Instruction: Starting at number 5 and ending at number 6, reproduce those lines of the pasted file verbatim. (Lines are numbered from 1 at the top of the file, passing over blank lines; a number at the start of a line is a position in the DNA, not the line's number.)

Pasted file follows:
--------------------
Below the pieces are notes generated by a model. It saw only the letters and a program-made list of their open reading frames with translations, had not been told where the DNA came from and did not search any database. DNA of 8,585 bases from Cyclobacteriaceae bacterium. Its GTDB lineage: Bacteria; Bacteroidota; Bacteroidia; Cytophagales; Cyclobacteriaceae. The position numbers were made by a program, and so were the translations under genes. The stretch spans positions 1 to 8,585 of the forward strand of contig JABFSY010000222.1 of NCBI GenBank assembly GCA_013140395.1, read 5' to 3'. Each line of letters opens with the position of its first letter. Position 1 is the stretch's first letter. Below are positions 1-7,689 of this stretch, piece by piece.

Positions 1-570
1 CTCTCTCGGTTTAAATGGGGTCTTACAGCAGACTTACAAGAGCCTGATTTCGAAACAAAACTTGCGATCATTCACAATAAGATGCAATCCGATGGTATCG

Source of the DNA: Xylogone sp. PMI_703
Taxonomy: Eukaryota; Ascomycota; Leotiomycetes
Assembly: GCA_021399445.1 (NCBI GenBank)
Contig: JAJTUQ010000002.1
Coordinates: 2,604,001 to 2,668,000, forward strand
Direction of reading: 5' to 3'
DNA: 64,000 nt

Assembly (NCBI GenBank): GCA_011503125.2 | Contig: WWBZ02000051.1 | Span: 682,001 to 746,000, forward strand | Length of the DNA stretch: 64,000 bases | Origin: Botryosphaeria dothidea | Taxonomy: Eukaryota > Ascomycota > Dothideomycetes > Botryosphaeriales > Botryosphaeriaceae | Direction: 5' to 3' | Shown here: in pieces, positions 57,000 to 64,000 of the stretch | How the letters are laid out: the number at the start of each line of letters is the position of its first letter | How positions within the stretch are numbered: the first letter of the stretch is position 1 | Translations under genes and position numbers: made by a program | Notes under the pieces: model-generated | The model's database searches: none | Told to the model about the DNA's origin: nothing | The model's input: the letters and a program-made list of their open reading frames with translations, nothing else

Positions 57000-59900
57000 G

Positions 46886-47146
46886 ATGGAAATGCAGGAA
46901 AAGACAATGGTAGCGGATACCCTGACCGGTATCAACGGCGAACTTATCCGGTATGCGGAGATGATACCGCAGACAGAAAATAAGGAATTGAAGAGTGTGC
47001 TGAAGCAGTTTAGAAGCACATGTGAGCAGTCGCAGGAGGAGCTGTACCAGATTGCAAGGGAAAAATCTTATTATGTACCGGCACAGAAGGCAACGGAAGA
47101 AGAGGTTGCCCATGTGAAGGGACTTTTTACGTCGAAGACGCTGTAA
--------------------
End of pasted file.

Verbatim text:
Taxonomy: Eukaryota; Ascomycota; Leotiomycetes
Assembly: GCA_021399445.1 (NCBI GenBank)